By: Akos Balogh
Our world is fracturing.
It’s fracturing across many issues: from politics to race; from climate change to gender. And as it fractures, it becomes more and more tribal. People self-sort into groups that think the same way and often act the same way. And social media turbocharges this polarisation.
These groups may have opposing views on many issues, but they have this one thing in common: they’ve swallowed several lies.
These lies drive how they think about the world, how they talk, and how they act, especially toward those who think differently to them. These lies are fracturing our world.
And Christians are not immune from believing these lies.
We can swallow them if we’re not careful, adding to the polarisation and even dividing our churches. And so, here are four big lies I’ve noticed:
We can fall into the trap of seeing the world in stark black and white ways.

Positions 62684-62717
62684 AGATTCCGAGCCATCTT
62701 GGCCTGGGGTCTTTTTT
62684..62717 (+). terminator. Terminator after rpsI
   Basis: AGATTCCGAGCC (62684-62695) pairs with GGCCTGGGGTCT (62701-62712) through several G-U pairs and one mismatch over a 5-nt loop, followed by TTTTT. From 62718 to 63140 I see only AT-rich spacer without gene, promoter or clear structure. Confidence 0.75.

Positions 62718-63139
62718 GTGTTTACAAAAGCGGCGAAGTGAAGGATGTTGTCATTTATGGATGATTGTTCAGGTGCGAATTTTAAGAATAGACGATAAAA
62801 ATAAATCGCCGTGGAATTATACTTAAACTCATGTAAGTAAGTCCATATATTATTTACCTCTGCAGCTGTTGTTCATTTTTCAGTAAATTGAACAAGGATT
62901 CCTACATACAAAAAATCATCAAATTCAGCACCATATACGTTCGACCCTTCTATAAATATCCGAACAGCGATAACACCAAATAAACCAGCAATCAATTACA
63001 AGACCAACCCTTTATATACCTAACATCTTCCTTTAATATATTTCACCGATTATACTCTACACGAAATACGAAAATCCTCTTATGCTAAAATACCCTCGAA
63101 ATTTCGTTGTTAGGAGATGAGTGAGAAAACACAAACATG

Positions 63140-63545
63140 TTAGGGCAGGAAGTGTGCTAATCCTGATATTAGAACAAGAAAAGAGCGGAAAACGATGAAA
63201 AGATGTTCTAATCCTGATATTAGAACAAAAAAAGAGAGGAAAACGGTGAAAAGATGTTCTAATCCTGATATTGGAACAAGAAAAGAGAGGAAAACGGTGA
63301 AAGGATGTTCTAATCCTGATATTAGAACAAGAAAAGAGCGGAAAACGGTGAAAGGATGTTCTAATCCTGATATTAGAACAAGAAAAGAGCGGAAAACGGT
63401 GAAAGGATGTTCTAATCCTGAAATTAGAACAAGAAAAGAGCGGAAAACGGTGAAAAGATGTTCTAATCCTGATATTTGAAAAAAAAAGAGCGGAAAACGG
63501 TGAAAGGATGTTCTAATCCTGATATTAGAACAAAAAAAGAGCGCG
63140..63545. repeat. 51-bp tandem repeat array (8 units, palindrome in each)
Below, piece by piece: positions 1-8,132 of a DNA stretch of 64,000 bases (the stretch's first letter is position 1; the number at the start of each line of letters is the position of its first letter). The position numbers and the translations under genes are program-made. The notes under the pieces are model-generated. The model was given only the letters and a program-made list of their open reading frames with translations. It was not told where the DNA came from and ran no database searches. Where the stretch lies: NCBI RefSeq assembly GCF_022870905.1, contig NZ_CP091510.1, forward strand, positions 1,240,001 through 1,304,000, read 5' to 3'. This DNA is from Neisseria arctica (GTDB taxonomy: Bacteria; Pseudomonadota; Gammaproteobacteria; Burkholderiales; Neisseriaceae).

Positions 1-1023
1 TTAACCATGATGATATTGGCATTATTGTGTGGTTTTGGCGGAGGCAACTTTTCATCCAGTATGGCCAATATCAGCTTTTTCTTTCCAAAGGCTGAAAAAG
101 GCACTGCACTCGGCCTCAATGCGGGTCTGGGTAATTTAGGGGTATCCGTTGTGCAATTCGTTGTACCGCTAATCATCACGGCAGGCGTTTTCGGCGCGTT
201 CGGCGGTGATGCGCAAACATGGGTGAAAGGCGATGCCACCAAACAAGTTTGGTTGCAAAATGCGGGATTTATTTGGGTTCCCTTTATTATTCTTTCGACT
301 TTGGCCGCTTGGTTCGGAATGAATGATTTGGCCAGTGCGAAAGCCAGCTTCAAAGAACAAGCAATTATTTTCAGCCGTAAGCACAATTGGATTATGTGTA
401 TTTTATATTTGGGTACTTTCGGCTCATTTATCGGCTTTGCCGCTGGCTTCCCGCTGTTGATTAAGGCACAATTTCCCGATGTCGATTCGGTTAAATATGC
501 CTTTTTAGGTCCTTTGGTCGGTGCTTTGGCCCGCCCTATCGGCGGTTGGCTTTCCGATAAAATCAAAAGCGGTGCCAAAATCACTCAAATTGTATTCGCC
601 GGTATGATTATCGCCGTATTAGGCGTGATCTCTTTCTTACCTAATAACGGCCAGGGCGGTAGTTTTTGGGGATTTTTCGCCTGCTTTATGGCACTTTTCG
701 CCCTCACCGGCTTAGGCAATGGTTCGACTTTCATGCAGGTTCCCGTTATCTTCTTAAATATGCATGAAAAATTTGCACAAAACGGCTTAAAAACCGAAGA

Good and Bad. Right and Wrong.
Now there are parts of reality that are black and white. The Bible describes many of these bits. For example:
Those things are black and white.
But many things in our world aren’t black and white. And yet, how often do we fall into black and white thinking, especially when it comes to political and cultural issues:
Are you questioning the use of long-term lockdowns? Well, you’re not concerned about other people’s wellbeing, but only your selfish freedoms.
Do you question Australia having net-zero carbon emissions by 2050? Then you have no care for the environment or others.
Does your church mandate mask-wearing? You don’t trust God enough but have succumbed to ‘safetyism’.
Clear cut. Black and White. Case closed.
But notice that in each of the above examples, there are other options – shades of grey as it were – that could explain people’s thinking:
A person could be concerned about the use of long-term lockdowns because of their vulnerable neighbours (e.g., single mums with young kids, those with mental health concerns), especially in an environment where a long-term lockdown has thus far failed to stop the spread of the virus.